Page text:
Motivational Interviewing basics What is Motivational Interviewing? a semi-directive, client centered conversation for eliciting behavior change by helping people to explore and resolve ambivalence about change. Collaboration – Working in Partnership Evocation – Learning from the person Autonomy – Person is responsible for own change
More About the MI Philosophy Empowers people to take ownership of their own health management by: Providing information respectfully Partnering Supporting sense of self-efficacy Places patient is role as the expert regarding how to change their behavior
Basic Assumptions of MI Motivation is a state of readiness to change that fluctuates with time and situations. Motivation can be increased through interaction. The process of making a change often includes mixed feelings* *Ambivalence is a normal part of the change process.
Motivational Interviewing The task of the practitioner is to: Tap into the persons potential for change Guide the natural change process already within the individual Impart hope, belief in, and confidence that the person can make desired changes.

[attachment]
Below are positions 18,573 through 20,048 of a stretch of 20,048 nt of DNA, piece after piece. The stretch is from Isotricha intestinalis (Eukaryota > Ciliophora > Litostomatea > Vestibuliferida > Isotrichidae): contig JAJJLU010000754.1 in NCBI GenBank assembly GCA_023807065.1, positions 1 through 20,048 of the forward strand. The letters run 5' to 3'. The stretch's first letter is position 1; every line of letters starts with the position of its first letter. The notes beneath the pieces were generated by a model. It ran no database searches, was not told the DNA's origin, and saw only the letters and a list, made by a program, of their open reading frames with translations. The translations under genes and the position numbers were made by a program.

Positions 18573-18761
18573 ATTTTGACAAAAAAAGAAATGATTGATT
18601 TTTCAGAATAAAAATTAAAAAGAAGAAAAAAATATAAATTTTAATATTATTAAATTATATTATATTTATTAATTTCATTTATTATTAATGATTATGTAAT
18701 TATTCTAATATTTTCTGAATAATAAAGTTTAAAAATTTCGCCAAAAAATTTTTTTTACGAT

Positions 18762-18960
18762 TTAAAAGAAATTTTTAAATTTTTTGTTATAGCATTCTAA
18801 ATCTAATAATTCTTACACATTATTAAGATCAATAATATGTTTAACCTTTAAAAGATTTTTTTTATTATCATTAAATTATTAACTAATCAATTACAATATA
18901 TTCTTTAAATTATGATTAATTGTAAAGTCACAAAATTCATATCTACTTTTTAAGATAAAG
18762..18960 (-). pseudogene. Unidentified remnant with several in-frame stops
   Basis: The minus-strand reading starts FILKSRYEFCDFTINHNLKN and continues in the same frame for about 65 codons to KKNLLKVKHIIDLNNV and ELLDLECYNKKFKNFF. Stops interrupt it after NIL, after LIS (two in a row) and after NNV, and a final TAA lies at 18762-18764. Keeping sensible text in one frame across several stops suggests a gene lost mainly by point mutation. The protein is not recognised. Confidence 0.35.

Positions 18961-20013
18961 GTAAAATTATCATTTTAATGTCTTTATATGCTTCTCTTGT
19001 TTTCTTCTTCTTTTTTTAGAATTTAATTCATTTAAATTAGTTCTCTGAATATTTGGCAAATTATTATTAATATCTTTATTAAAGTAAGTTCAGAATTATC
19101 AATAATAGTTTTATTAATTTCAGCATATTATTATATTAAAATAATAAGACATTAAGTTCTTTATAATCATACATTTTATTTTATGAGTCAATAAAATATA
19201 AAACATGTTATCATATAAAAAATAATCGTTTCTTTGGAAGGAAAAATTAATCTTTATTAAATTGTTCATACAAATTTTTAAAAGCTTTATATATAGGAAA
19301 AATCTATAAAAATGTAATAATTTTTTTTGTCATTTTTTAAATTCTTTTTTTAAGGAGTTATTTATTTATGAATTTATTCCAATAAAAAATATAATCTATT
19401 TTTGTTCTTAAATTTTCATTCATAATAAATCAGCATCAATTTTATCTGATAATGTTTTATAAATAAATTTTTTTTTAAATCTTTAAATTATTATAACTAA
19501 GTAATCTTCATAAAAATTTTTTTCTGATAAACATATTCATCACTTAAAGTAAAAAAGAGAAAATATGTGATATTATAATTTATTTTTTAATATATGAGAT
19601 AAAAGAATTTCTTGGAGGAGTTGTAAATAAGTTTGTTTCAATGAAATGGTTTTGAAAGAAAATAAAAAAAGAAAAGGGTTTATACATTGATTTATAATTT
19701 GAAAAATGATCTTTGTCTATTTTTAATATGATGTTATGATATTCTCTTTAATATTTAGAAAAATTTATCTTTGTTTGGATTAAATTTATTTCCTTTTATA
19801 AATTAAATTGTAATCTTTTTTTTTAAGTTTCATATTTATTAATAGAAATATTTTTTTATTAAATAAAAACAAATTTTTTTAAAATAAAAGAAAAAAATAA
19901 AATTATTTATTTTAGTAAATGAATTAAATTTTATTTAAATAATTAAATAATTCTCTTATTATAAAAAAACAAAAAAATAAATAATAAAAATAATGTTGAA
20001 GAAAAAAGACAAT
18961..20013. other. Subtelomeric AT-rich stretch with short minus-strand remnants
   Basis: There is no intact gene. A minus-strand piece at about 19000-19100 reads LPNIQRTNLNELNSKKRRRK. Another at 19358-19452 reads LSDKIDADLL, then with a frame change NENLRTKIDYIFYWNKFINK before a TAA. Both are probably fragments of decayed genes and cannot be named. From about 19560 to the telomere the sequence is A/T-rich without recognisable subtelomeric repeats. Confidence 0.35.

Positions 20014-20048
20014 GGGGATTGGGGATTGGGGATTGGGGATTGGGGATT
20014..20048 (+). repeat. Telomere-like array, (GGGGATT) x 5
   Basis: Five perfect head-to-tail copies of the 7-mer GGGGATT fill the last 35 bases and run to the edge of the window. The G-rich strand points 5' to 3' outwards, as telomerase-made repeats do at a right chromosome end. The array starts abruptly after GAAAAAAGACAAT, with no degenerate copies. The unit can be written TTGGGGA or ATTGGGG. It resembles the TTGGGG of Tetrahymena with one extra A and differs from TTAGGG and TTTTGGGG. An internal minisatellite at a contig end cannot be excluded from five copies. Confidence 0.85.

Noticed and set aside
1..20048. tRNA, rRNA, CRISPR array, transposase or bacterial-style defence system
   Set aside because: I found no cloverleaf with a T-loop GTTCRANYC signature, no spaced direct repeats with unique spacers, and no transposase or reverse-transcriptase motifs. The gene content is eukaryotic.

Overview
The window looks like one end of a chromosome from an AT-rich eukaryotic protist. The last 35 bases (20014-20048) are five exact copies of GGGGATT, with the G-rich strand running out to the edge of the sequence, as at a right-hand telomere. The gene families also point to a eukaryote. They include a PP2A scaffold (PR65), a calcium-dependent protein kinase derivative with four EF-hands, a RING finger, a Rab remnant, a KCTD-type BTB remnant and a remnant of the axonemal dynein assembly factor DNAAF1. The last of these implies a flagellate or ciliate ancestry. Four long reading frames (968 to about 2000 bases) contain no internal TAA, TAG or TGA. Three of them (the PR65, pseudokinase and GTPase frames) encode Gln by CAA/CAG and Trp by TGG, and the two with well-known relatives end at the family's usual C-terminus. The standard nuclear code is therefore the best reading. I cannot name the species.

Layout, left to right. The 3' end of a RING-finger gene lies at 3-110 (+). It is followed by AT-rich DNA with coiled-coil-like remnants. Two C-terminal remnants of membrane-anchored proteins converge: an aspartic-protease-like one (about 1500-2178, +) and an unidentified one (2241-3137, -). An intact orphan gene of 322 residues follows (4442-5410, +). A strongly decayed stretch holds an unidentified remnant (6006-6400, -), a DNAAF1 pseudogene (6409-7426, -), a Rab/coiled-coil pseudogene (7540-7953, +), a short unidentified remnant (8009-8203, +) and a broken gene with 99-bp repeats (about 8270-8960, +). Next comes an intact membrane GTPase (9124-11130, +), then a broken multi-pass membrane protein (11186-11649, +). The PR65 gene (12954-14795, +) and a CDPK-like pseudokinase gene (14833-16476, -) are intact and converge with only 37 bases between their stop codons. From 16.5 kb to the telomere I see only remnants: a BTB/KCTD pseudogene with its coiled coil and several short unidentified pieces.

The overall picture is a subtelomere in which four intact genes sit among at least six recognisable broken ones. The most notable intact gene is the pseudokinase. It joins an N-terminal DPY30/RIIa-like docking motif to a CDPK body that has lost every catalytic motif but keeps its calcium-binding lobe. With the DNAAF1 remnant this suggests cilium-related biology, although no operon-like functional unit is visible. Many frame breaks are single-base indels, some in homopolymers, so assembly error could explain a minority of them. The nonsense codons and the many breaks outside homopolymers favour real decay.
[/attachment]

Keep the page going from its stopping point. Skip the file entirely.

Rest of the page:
dance avoid direct persuasion avoid unsolicited advice respect the status quo don't wrestle Duel Expertise..
Ambivalence …. Change… Identifying Ambivalence and Finding the Potential for Change… I know I should probably not drink so much. I often feel a bit fuzzy the next day, and sometimes I forget things that I need to do. But drinking helps me relax at the end of the day, and it helps me forget my pain. Reflections to Address Ambivalence and Promote Change So if you could find a way to relax without alcohol, you might feel better. Drinking alcohol gets in the way of your doing things that you need to do. Youre worried that if you dont do something about your drinking, you might forget something really important. Youre in a lot of pain and need to find a way to make things better.
I mportance and Confidence Rulers Importance How important would you say it is to cut back or quit using? Why did you pick a ___ and not a (lower number)? What concerns do you have about your use? Importance Ruler Confidence If you were to decide right now to cut back, how confident are you that you could succeed? Why did you pick a ___ and not a (lower number)? What would help you to have a higher number? Confidence Ruler
Assess Ambivalence Reducing or Stopping Using Pros (Good Things) Cons (Downsides) Using the Same It helps me relax I can forget my pain I forget things that I need to do. Makes me tired; Lack energy and motivation Changing Use Would not forget things Would feel better Have more energy I would feel more pain I would be bored or have nothing to do in the evenings. All guys drink